Senate Armed Services Hearing on TBI/Concussions


On December 13, 2017, Thom Tillis (R-NC), chairman of the Senate Armed Services Committee’s Subcommittee on Personnel, held a hearing to receive testimony updating the subcommittee on research, diagnosis, and treatment for traumatic brain injury/concussion in service members.  In introducing the hearing, Senator Tillis noted:  “Since 2000, the Department of Defense diagnosed over 370,000 service members with traumatic brain injury, with the majority of them diagnosed in non-deployment settings. This is not a unique problem within the Department of Defense however– it is a national problem.  Last year alone, there were about 2.5 million emergency room visits related to concussions in the United States, and medical experts believe there were many more concussed individuals who did not seek medical care. Congress must pursue multiple approaches to understand better the chronic effects of traumatic brain injury, including the long-term neurodegenerative problems associated with multiple concussive injuries.”

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The subcommittee members heard testimony from two panels.  The first panel consisted of Dr. David W. Dodick – Sports Neurology And Concussion Program Director, Mayo Clinic; Dr. Steven D. Devick – Chief Executive Officer King-Devick Technologies, Inc; and Dr. Christopher M. Miles – Associate Director, Sports Medicine Fellowship, Wake Forest University.  The second panel was comprised of Dr. Joel D. Scholten – Associate Chief Of Staff For Rehabilitation Services For The Veterans’ Affairs Medical Center, Washington, DC; Dr. David X. Cifu – Principal Investigator, Chronic Effects Of Neurotrauma Consortium, Department Of Veterans’ Affairs; and Captain (Dr.) Michael J. Colston, USN – Director, Military Health Policy And Oversight For The Assistant Secretary Of Defense For Health Affairs.

In the YouTube video below, Dr. Dodick of the Mayo Clinic gives a marvelous introduction pointing out that TBI/Concussion affects a wider segment of the population than is often recognized or reported, such as battered spouses, in addition to athletes and  soldiers.  Dr. Devick, an optometrist who has partnered with the Mayo Clinic to advance the utilization of the King-Devick Test, points out that there is a three-legged stool for rapid assessment of concussion, incorporating eye movement testing, balance testing, and cognitive testing.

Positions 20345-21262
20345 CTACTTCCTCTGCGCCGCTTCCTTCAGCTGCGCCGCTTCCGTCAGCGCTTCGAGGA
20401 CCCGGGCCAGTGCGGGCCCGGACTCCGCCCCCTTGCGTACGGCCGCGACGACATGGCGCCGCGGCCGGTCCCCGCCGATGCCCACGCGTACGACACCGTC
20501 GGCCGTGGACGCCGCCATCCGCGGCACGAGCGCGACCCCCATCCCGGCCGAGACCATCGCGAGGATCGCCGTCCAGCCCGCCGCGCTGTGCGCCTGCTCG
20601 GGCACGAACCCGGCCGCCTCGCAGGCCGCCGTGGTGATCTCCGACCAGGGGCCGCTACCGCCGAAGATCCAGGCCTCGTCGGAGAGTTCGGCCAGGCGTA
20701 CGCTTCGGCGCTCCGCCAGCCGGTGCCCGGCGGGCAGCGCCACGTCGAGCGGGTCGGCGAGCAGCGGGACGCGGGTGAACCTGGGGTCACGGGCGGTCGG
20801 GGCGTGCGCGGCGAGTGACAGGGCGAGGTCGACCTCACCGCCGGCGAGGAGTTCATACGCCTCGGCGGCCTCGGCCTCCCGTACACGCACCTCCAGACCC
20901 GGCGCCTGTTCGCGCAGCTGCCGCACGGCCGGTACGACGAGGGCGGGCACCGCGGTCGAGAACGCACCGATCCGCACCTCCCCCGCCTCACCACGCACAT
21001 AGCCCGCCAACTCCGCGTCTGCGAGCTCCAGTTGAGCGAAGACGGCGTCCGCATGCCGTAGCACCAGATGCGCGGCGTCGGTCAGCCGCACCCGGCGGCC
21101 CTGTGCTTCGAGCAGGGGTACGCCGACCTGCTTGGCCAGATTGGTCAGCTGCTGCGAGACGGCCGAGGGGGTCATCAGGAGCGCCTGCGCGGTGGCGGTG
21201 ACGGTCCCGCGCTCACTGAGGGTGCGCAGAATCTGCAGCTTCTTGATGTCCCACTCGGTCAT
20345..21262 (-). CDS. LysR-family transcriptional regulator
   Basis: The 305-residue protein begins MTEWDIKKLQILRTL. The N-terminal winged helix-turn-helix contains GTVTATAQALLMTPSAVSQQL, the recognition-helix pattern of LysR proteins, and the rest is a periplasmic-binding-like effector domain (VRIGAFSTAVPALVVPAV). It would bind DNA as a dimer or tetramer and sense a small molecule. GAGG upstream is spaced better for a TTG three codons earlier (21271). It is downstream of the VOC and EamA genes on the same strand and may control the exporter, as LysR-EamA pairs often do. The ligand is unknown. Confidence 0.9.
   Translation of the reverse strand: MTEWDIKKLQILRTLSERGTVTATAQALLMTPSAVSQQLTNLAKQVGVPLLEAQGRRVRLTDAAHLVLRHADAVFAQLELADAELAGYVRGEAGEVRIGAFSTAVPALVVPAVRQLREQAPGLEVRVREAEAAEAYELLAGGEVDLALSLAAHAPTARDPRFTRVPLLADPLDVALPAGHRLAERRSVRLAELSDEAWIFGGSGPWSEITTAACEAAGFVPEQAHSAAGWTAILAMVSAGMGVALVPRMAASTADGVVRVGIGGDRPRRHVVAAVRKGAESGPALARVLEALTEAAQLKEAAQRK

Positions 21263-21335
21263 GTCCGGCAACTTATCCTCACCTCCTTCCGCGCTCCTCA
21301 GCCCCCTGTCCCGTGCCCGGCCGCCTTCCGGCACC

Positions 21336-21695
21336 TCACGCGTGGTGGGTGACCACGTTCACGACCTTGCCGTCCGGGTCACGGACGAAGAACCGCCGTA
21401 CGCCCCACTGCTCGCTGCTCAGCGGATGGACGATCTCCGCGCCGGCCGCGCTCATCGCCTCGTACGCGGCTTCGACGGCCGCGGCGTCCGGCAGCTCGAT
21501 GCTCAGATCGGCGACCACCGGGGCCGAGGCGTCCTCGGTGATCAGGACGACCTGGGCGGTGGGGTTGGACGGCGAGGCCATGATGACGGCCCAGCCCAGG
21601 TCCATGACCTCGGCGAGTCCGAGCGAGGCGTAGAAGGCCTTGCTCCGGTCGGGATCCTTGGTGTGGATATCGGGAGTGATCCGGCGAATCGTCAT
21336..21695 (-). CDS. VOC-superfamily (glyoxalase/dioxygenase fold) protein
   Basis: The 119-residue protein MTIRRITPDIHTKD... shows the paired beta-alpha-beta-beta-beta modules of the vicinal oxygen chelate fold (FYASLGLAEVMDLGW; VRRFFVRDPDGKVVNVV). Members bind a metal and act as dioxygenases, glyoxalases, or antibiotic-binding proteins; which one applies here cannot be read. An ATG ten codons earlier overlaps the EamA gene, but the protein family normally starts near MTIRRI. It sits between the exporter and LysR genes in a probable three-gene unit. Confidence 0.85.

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Here is the video presentation in its entirety, with the testimony by Doctors Dodick and Devick comprising the bulk of first half of the proceedings.  It is a very comprehensive presentation of the issues, and should be well worth your time in watching.

10 thoughts on “Senate Armed Services Hearing on TBI/Concussions

  1. From what I recall on statistics, only 1/10 TBI/concussions really get diagnosed via hospital visits. That means 3.75 million actually receive an injury. They are clearly underreported in the literature.

    • Agreed, Curt. Underreporting due to lack of recognition of the insult or, in some cases, a belief that ignoring or toughing it out is either more “virtuous” in some sense, or contributes to a self-determination to heal rather than to succumb to perceived vulnerability. Clearly there are many layers to this that have to be peeled in some instances.

    • It’s quite incredible to stop and think about the improbability of a senior student research project at ICO in the 1970s turning into this world-renowned test, and its association with the Mayo Clinic. How many optometrists have given testimony in front of a Senate Subcommittee on the significance of their contributions to such a widespread public health issue? My personal impression is that collectively our field has been slow if not reluctant to acknowledge the burgeoning influence of the K-D outside of our field, particularly with regard to peer-reviewed publications. No test in isolation is perfect, and one sees in Dr. Devick’s testimony how his thinking has evolved on incorporating the K-D into multifactorial matrices.

      • My interpretation of this, James, is that Dr. Dodick is acknowledging that the K-D has objectivity in terms of numbers, yet allowing subjectivity in an individual intentionally establishing a slower pre-season baseline. Here’s an interesting element I haven’t seen data on yet (of if I have, I can’t recall at the moment): Given that there is cumulative effect of concussion, and accepting the sensitivity and specificity of saccades as one index of concussion, one would not be surprised to see that with each insult comes a decrease in a given athlete’s subsequent pre-season baseline. Each year it would therefore be more believable if the athlete intentionally adopted a slower tracking time. I believe this is why the holy grail of mTBI/Concussion testing will be an algorithm comprised of multiple sets of data – from the macrocellular to the microcellular, and combining cognitive with neuro-sensorimotor function. For example, NFL players “under the tent” might put on an EEG skullcap that would objectively show slow or impaired brain waves compared to their baseline which would be objective, and motor screening that is akin to field sobriety testing. Taken together with a few key cognitive questions and the K-D test, one could envision close to a universal metric of impairment that minimizes though never completely eliminating subjectivity.

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